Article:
Author Topic: Incompetence rules...  (Read 608 times)

Elevz

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Incompetence rules...
« on: March 08, 2008, 11:05:19 AM »
I wish the world wasn't filled with clueless incompetent idiots. They've even taken over the goddamned university...

For a introductory course on cultural anthropology, I was given the assignment to write a cultural autobiography. The idea is simple: describe your life and the things that influenced you. After finishing up a first version, I was told to put it online for an anonymous fellow student to give me feedback on it. After a few days waiting, I got word that they found my essay slash autobiography too complex and too literary. Could I please tone it down somewhat for the final version, so that any fellow student could grasp the meaning of it all? Guess what - I sold my soul to the devil and did just that for the final version. The result is a text that's accessible, always straight to the point and very much structured... And still this fucker didn't understand it. How fucking incompetent can you get? You're attending a university, and you don't know the meaning behind accurate every day words? You don't know how to read a text and extract the meaning of what's being said? Get a fucking grip.

By means of a special exception they'll allow me to redo my text once more and they'll actually let the professor look at it. I guess I'll have to tone it down so much that any fool could grasp the watered down version of me, because apparently they don't appreciate accuracy and a refined writing style.

The university is dumbed down to a level where the meek have become the standard, and anything above that will have to adjust to that. That's the end of science, right there. Kill the competence, and let the incompetent rule. They've got me down to a point where I'm doubtful about doing any work for a university in the future. That's a John Galt-move, I know. But fuck them.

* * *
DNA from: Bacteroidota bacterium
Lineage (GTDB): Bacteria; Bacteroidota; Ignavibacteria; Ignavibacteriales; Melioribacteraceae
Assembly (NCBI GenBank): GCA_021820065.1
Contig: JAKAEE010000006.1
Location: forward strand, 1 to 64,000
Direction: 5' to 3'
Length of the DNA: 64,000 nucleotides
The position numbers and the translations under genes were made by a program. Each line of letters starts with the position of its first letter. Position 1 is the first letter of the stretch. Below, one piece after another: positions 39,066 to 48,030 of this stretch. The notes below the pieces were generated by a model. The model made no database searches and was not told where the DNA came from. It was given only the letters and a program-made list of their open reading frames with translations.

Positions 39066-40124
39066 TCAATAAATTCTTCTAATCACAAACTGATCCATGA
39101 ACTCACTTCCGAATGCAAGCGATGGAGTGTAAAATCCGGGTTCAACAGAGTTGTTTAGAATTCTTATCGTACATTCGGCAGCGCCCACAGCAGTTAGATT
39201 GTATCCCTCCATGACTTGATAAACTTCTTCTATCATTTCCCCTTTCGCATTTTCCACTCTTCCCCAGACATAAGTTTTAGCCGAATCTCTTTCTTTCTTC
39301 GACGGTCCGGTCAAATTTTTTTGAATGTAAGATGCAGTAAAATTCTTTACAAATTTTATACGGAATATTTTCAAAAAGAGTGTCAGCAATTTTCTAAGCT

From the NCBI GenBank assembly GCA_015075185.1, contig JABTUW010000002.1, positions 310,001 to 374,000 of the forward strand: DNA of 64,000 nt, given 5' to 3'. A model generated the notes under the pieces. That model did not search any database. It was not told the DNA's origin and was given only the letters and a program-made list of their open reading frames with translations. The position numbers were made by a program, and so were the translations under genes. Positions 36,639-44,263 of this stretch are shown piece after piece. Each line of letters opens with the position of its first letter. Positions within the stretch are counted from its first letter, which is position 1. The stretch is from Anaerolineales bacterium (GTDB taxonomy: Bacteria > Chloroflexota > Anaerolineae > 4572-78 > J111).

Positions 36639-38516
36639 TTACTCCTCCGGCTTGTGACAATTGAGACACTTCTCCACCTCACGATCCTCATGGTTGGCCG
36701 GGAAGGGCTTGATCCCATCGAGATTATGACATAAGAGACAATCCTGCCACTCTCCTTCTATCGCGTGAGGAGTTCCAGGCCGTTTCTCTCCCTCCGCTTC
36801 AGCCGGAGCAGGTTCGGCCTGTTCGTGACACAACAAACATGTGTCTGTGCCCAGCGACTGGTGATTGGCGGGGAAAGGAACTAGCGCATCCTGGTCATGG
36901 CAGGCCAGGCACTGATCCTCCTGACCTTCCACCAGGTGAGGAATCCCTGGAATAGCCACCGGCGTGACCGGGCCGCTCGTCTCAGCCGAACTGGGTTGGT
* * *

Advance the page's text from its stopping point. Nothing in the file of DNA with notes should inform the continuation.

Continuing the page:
virtuoso

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Re: Incompetence rules...
« Reply #1 on: March 08, 2008, 11:11:02 AM »

Hey I don't think it's a question of incompetence , there maybe individual incompetence of course, but it's more a question of what you yourself have recognised, a systematic means of dumbing us all down. Why would there be an educational basis of dumbing down? because it allows them who control information to mould and shape you, in the hierarchy, they need to hold the power and knowledge is power. What was done in terms of subjecting to you towards rewriting your work, was a very blatant example of them trying to condition you to think along a more narrow linear simplistic path. I must admit I have never heard of a university asking someone to rewrite an essay but even something as basic as telling you what you must include in your body of work, i.e. the details of the issue from from which the assignment is based, is steering your thinking. The fuckery starts from the moment we enter school man it's just I didn't become consciously aware of that, until I was in uni.
« Last Edit: March 08, 2008, 11:14:32 AM by virtuoso »
 

Tay

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Re: Incompetence rules...
« Reply #2 on: March 08, 2008, 08:21:18 PM »